Is Society Killing Our Creativity?

First, please, for your own sake, watch this wonderful short film:

I’m sure the message of this movie is probably something you can identify with. I’m sure you can remember being a child and using your imagination only to be told that “you’re being silly” or to “get serious” and “stop playing around.” Haven’t we all?

Perhaps this is why were in the trouble we are in.

For over a century now, there has been a concerted effort to what is commonly called “the dumbing down of America.” Now I don’t mean to sound militant about it but this is based on years of research. Everything you see in this film is absolutely true. Little by little play time for each child has been shrinking. Children no longer are able to reap the rewards of self-realization that comes along with playing with other children face-to-face. And that’s a pity.

It is the responsiveness of interactive play that teaches us so much about being a human being, exploring who we really are, what we really think and how we really feel about the world around us. We learn empathy, compassion, fairness and the consequences of our actions through the interactions with others.

Of course, spontaneous play like this requires imagination and creativity. But often in our society, the artist is the low man on the totem pole. You’ve heard the term “starving artist.” Why is that? I don’t understand why people who use their creativity should be considered participating in an undervalued and unappreciated way of making a living (for the most part). How many artists do you know who have another side job just so they can make a living to feed themselves and pay their bills? How many musicians do you know who are living bare bones? Or painters or poets, or people who create things with their hands? These talents usually have to be relegated to the realm of hobby. I guess that means self-expression is a hobby. It is undervalued, unappreciated and a source of problems not just for the individual but society as a whole.

Part of this is due to societal changes. It’s been about 40 years since we started to have parents who need to each be working to sustain a household. Kids are now often stuck at home left to their own devices. No longer can children go outside and play like we used to and interact using their imagination and creativity and learning more and more about ourselves, others and the world around us. With advances has come a steady decline in both play and opportunities to play…and the freedom of expression that comes with it. And it starts with the education system.

Ever since the Industrial Revolution, once factories were created and workers were needed, education began to focus more and more on skills required for the job. Anything else was considered frivolous and unnecessary. That’s why as years went on, the arts suffered. Play time suffered and we slowly started to become drones for a paycheck. Just show up to work, do your job, get paid, go home and if you want to play, you have to wait till you’re retired or just do it on the weekends. In fact, I believe it was Henry Ford who would fire anybody heard laughing on the job. His sentiment was that you were here to work not have a good time. And so that’s what became of corporations in general.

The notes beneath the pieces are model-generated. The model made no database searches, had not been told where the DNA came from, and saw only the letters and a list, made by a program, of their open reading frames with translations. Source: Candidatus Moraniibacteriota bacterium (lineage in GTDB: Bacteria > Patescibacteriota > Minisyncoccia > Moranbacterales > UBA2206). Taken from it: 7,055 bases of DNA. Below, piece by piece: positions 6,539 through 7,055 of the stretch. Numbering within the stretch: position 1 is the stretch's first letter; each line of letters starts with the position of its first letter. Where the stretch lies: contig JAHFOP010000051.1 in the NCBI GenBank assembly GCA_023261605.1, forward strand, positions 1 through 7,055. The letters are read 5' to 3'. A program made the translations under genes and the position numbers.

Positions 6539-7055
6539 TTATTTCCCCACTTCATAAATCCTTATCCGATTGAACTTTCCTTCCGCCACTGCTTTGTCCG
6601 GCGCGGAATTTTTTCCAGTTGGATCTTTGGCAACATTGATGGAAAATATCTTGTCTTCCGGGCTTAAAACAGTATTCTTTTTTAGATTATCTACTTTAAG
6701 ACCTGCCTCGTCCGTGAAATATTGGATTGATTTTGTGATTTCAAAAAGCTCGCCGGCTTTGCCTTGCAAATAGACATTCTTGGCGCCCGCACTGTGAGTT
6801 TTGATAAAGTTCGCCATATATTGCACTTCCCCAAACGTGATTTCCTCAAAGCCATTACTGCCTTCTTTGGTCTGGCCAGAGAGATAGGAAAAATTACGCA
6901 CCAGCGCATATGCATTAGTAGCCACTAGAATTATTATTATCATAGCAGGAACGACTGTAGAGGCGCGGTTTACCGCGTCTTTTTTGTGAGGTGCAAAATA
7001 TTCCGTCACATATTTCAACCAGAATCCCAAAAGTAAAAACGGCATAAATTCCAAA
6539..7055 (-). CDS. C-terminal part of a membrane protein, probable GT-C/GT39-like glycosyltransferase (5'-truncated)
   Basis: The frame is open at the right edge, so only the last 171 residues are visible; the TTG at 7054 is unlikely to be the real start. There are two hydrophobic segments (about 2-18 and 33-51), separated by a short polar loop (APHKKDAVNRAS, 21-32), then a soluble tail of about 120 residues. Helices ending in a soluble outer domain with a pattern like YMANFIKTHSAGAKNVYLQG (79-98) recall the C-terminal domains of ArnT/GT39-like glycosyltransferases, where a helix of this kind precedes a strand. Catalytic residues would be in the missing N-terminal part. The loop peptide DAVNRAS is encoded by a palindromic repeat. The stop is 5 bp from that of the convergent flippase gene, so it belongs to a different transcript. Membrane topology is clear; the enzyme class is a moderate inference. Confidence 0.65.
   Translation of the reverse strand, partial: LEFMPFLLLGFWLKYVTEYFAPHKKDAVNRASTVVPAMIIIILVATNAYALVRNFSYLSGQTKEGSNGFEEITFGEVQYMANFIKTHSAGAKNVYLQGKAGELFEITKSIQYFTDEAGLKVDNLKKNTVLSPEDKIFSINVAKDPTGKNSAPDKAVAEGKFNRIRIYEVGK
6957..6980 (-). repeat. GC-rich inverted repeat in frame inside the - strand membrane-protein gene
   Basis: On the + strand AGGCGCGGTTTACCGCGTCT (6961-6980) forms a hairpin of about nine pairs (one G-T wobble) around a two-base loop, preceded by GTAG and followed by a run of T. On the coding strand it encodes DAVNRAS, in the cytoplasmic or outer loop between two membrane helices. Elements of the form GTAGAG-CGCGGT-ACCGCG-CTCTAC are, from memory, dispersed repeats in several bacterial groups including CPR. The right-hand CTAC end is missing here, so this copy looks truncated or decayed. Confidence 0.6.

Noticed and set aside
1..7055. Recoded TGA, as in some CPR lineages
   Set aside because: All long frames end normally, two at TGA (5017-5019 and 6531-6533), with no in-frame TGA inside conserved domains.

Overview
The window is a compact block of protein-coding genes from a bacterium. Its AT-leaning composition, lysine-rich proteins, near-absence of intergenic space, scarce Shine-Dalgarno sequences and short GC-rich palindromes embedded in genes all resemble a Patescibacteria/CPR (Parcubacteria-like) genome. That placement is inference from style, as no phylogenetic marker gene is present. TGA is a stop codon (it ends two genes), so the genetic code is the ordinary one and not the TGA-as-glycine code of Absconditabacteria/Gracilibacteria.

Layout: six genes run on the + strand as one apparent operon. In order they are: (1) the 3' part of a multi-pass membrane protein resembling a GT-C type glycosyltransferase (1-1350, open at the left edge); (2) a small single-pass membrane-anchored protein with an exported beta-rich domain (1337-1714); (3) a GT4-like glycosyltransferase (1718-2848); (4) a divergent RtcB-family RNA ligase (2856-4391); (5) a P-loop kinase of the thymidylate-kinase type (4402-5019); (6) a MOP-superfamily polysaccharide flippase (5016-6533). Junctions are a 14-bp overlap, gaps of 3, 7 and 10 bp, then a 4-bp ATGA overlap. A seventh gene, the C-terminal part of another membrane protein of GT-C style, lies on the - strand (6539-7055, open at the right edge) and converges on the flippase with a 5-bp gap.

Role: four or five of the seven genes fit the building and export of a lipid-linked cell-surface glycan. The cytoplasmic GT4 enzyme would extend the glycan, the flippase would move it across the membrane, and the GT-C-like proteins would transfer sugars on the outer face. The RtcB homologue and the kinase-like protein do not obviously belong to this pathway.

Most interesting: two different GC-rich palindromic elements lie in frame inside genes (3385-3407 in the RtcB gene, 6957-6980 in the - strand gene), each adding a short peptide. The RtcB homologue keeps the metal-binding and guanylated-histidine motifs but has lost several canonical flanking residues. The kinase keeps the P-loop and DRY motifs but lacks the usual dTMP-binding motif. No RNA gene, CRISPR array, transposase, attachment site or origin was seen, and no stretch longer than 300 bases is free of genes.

Fortunately there are a few modern day businesses, particularly in the tech community, who provide pool table and ping-pong tables, gyms and other forms of relaxation while on the job. They found that people become more productive when they’re relaxed and happy. This is a very welcome change but it certainly is not enough. Why? Because we need to be playing from the time we are children. If we don’t, then we begin to lack emotional empathy and understanding of each other all the way to the point where we become sort of detached from our very selves. We slowly turn gray just like the characters in the cartoon.

My advice? Make sure you and your children have plenty of time to play and interact one-on-one face-to-face. Play imaginative games. Not just board games or games that involve a ball or some other sort of sport, but games that require spontaneity, and responsiveness, that are challenging and just plain fun. I think we owe it to our children to provide them with the kind of balance necessary for them to develop their entire brain. I suggest for your benefit as well of those you care about, that you come up with a game night and you start inviting people over and you start playing the kind of games that can be found in improv. They not only enhance your brain function but they also bring joy and balance back into our lives. And they’ll open the doors to a brighter future for you, your kids and society as a whole.